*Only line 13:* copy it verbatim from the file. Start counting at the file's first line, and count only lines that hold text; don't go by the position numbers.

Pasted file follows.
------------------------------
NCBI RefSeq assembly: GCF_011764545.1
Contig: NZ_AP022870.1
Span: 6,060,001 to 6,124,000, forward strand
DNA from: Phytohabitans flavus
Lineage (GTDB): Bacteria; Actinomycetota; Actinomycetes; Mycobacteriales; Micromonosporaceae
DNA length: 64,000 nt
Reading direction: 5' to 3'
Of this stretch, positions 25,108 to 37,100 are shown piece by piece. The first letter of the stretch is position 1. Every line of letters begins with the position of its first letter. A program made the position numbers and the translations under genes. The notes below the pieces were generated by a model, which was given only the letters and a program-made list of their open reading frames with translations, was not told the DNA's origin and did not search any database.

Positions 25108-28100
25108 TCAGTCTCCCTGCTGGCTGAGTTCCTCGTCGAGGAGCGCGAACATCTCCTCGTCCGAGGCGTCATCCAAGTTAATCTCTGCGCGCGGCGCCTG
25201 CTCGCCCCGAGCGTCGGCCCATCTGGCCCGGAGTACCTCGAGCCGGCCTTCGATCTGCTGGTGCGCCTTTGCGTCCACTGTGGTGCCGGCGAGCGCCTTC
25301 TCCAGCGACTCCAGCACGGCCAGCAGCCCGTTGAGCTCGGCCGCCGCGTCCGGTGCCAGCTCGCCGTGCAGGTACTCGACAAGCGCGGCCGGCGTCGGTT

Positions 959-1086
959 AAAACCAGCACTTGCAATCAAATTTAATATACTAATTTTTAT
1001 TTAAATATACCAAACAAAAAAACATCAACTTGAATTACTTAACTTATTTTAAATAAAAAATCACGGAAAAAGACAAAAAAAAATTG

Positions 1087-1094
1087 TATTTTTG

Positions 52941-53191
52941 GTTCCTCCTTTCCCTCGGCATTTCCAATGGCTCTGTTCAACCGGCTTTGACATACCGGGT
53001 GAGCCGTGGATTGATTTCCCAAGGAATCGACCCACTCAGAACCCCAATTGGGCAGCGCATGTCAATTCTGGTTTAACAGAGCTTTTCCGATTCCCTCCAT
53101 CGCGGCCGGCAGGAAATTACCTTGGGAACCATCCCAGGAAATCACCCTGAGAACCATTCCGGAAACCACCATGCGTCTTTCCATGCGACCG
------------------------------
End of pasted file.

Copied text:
Positions 959-1086